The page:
So conservatives took Virginia and New Jersey (New Jersey?!) last night, while Hoffman lost in NY’s 23rd. For an excellent assessment of why Hoffman lost, check out Michael O. Leahy’s post-mortem over at TCOT Report.
The good news, of course, is the conservative turn in VA and NJ, interestingly enough the two states Obama visited and candidates he campaigned for lost.
Sarah Palin chimes in with a Facebook note: A Victory for Common Sense and Fiscal Sanity
Yet, according to the White House it’s much ado about nothing, and yet…
Republicans quickly won all three statewide races in Virginia, scoring an off-year election sweep that restored GOP dominance in a state where years of Democratic advances culminated in Barack Obama’s 2008 victory in the state.
Then the GOP snatched the governorship of New Jersey, a state where Obama had put his prestige on the line in an effort to secure a second term for Governor Jon Corzine.
And what was Urkel doing the night a couple of men in his own party, who had relied on him to help them continue their political careers watched those careers end? Barry Obama was watching television, but not the election returns. Instead, he watched the HBO movie about…himself.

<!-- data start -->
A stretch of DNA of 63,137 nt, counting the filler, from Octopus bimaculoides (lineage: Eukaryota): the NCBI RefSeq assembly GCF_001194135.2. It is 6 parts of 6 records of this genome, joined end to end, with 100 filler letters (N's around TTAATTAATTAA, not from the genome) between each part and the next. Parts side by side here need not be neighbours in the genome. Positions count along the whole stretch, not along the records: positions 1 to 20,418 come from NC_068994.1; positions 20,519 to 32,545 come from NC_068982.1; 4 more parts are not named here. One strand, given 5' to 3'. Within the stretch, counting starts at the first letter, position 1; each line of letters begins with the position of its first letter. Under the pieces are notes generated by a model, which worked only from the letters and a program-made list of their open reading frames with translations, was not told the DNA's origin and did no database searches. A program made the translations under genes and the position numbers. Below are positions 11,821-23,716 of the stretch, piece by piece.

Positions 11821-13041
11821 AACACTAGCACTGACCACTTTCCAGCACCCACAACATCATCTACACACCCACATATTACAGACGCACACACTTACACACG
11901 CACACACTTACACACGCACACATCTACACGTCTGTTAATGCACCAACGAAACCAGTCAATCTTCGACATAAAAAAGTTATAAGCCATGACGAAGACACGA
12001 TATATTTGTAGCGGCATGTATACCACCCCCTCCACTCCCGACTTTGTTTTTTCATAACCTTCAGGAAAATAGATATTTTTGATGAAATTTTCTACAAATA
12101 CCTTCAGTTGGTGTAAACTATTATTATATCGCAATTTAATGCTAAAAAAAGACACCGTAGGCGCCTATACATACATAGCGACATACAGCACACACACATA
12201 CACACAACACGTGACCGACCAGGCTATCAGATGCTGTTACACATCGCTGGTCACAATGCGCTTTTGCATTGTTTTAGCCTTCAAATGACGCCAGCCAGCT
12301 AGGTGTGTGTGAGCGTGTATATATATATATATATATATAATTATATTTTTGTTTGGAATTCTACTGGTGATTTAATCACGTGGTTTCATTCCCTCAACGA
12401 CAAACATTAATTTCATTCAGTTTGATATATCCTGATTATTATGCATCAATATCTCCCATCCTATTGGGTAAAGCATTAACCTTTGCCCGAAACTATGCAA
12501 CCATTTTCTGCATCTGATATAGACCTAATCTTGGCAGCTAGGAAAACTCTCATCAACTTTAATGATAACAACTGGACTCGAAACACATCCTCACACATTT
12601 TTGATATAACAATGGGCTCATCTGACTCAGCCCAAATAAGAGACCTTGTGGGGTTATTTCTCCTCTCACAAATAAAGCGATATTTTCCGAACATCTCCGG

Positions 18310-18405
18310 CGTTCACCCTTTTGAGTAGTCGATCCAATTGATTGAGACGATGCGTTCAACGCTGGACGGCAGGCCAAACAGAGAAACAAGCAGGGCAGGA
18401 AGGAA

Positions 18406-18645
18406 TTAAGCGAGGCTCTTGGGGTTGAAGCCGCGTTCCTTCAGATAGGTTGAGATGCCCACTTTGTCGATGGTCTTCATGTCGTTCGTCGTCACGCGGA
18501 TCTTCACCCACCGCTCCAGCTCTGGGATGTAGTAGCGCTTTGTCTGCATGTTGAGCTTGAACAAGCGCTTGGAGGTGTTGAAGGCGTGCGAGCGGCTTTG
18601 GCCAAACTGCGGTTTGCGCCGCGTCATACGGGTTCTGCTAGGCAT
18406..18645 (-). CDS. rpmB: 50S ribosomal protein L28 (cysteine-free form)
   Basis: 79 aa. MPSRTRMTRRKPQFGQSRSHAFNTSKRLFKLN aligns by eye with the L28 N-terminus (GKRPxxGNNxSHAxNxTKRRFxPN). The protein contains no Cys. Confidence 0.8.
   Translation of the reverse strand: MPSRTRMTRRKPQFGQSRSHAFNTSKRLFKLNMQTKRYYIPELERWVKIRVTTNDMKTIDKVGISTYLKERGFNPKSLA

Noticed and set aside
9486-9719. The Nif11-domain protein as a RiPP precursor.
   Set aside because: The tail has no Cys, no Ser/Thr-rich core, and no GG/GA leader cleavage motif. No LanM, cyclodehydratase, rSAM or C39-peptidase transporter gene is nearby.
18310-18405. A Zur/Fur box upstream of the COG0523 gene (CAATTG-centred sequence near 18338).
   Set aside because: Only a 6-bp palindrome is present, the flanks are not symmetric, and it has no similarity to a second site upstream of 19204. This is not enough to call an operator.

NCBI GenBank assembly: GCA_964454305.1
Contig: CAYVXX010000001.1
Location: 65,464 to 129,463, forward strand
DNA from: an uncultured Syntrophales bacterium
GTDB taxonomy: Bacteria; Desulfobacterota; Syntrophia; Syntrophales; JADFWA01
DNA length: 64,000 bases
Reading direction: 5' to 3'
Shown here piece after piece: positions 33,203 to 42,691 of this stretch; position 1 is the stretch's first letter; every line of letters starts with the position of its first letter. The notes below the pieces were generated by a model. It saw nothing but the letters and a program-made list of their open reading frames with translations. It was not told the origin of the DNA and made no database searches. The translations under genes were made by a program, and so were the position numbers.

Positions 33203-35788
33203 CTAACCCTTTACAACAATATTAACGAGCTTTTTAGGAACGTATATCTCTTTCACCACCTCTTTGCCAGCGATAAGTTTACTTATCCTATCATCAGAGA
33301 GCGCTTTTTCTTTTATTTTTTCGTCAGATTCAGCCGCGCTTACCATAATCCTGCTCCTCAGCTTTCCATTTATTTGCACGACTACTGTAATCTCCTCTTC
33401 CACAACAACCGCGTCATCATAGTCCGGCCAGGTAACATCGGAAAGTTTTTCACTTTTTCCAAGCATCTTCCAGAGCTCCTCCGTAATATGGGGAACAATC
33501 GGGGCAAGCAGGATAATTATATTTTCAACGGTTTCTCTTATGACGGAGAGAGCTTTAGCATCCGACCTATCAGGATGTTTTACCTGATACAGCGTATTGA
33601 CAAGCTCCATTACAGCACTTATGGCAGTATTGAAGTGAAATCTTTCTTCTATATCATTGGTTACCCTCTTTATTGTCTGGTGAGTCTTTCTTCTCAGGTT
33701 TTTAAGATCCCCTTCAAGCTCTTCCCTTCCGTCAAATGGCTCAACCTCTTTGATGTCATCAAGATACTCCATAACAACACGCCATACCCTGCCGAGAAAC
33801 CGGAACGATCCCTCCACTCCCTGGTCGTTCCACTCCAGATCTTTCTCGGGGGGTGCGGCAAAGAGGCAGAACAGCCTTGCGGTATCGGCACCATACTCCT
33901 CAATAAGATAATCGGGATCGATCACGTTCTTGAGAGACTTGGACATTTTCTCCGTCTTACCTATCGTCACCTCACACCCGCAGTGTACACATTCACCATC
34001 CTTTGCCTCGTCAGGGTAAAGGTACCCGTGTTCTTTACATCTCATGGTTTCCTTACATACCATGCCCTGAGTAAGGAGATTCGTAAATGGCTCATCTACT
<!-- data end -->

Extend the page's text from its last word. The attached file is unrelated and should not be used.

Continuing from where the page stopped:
Obama should also take note because a dual-state takeover by Republicans in both NJ and VA has happened before in an off-year election. Andrew Malcolm at the LA Times reminds us:
Interesting historical anecdote that sounds strangely familiar for some reason: The last time voters in both those states did this same dual political overthrow simultaneously was 1993 after the first 10 months of a new Democratic president named Bill Clinton, who was pushing a massive healthcare reform plan.
Anyone remember what the outcome of that off-year harbinger was? The Republican revolution of the 1994 midterm elections, when the GOP seized both houses of Congress.
Republicans still don’t really have anything approaching a national leader. So how’d they pull off those two major victories? Answer: By not being Democratic incumbents in tough economic times.